And why should it be the eat treat to indulge in this season
By Madhulika Dash
Let’s face it; a few years ago, the term Bao (a word incidentally spelt with italics in dictionary) would have sounded Greek to the food world – unless of course you have eaten extensively in South Asia, especially the street food. But thanks to the Silk Route initially and then of course the restaurant business, bao started losing its discreet identity. Although much believed it to be a cousin of momos.
The appearance adding more to the confusion.
Those were the decade of 80s and 90s. While Bao made a slow and steady in road into some of the Chinese places, its brethren were still limited to their own place of origin. And one such bao iteration was the Gau Bao or as now commonly known as Taiwanese Hamburger or the Tiger Claw Bun thanks to its unique claim-like shape.
The credit to popularise (and glamourize) this 3 rd century, Fuzhou- born open bun in America goes to Chef David Chang, who not only picked it as his muse during one of his culinary trails to Taiwan, but also gave the slightly bumpy shaped bun, its pearl-like finish and flair. Gau Bao debuted with Chef Chang’s new menu in 2004 in Momofuku. And since has inspired many to play around this street cousin of the royal Chinese Bao.
In India, it was Chef Vikas Seth, Culinary Director, Sriracha, who first popularised Gau Bao as a Steamed Open Bun as a signature dish of his ‘time travel’ menu in the early 2009. Since then, this addictive Taiwanese street food has been an integral part of the Chef Seth’s Pan Asian repertoire, albeit each time presented with a new twist.
The fascinating aspect of Gao Bau or Taiwanese Hamburgers, says Chef Seth, “is that it is extremely versatile as a dish, much like the European bun or Mumbai pao. It takes on a wide variety of flavours from across different food culture. And since it is shaped like a clam shell and is white colour makes for a brilliant presentation as well.”
The trick is getting it right however, adds Chef Seth. Much like its European cousin, making the Gau bao includes the process of making the fluffy bao from a mix of all-purpose flower, yeast, milk, unsalted butter, salt and a bit of sugar.
Once proofed, which takes as little as 20-30 minutes where the dough rises, the baos are shaped and steamed. A well-done bao is one that is fluffy with little airpockets, evenly cooked and behaves like a nice sponge when pushed with finger, says Chef Seth, who uses banana or pandan leaf to create the clam shape of the bun.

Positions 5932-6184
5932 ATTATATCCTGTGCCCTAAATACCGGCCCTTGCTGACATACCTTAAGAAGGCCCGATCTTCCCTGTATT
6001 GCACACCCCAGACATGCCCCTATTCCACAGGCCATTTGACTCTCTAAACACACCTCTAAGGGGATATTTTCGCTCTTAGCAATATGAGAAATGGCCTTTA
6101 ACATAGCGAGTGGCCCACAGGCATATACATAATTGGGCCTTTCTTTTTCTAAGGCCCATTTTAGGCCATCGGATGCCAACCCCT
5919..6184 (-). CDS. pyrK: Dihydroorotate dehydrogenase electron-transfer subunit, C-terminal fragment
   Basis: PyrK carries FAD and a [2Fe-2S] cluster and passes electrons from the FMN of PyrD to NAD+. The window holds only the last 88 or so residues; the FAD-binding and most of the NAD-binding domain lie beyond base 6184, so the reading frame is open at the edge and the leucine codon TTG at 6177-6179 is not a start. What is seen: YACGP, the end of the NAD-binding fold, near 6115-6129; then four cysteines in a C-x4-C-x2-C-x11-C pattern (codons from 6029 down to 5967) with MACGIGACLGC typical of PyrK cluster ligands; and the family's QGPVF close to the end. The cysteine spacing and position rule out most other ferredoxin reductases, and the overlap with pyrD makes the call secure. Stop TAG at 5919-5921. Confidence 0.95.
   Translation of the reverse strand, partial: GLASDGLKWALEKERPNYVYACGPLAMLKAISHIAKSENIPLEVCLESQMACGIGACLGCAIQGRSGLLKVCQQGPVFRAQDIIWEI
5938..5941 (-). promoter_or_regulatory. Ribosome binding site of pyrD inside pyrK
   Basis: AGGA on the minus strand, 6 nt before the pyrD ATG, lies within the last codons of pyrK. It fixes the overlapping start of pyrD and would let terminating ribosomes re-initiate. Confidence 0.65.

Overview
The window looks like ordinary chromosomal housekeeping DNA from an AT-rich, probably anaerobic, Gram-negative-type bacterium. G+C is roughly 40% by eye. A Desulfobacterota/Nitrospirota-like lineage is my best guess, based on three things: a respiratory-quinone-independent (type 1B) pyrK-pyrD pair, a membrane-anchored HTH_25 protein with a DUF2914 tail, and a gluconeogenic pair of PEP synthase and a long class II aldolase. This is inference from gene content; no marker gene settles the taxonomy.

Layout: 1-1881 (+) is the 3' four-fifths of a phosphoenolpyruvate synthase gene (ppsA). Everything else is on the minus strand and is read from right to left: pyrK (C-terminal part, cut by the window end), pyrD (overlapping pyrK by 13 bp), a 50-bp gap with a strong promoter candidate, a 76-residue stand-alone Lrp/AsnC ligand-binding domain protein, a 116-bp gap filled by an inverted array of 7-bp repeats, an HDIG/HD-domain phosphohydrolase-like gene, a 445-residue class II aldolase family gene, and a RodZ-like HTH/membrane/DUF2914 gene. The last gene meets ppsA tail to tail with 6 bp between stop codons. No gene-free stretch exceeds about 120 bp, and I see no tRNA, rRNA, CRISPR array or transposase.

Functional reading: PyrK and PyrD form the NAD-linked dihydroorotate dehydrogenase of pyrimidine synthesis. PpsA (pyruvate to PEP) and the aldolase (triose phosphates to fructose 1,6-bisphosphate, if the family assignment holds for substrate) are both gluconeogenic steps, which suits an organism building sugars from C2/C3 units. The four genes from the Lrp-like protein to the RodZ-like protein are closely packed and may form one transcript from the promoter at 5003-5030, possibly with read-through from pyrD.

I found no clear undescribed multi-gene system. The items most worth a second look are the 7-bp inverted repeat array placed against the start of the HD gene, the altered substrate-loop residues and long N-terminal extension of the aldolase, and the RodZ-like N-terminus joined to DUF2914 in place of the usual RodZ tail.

Once the bao is ready, then the trick to make a delicious bite is getting the other elements right. A good way to design a Gau Bao, says the Pan Asian specialist, “is to think it as a deconstructed ramen bowl. Texture is the most important.”
Traditionally, Gau Bao is served with a sweet-spiced sticky pork belly with mustard greens, coriander and a nice serving of peanut chutney made with ground peanut powder and sugar. In fact, adds Chef Seth, “across the world you would find many versions of the Gau Bao including one that is sweet in nature and has seasonal fruit. But in every version peanut powder is a must. It is an integral part of it.”
But outside Taiwan, the famous street food has as many versions as the American hamburgers itself.
Like in Sriracha, says Chef Seth, “the special Gau Bao menu run for the World Cup celebrates the flavours from across the world, and for every palate: from the delicious Bean sprouts, pickled daikon, lettuce and spiced roasted peanuts to the Sloppy Szechuan Pan Seared Chicken served with coleslaw Kimchi, pickled daikon, lettuce, spiced roasted peanuts garnished with home-style Szechuan Mayo, and even the traditional BBQ Pork belly served with pineapple slaw, pickled daikon, lettuce and spiced roasted peanuts. And a special one for the adventurous diners made with Caramelized Hunan Tofu, toasted sesame, coleslaw Kimchi, spiced roasted peanuts matched with a dash of Szechuan Mayo.
Of course, says the chef, “we also make a sriracha-avocado-shrimp one on request and even a dessert versions with seasonal fruits for the big sweet toothers.”
Little wonder Lonely Planet called it the secret foodie wonderland.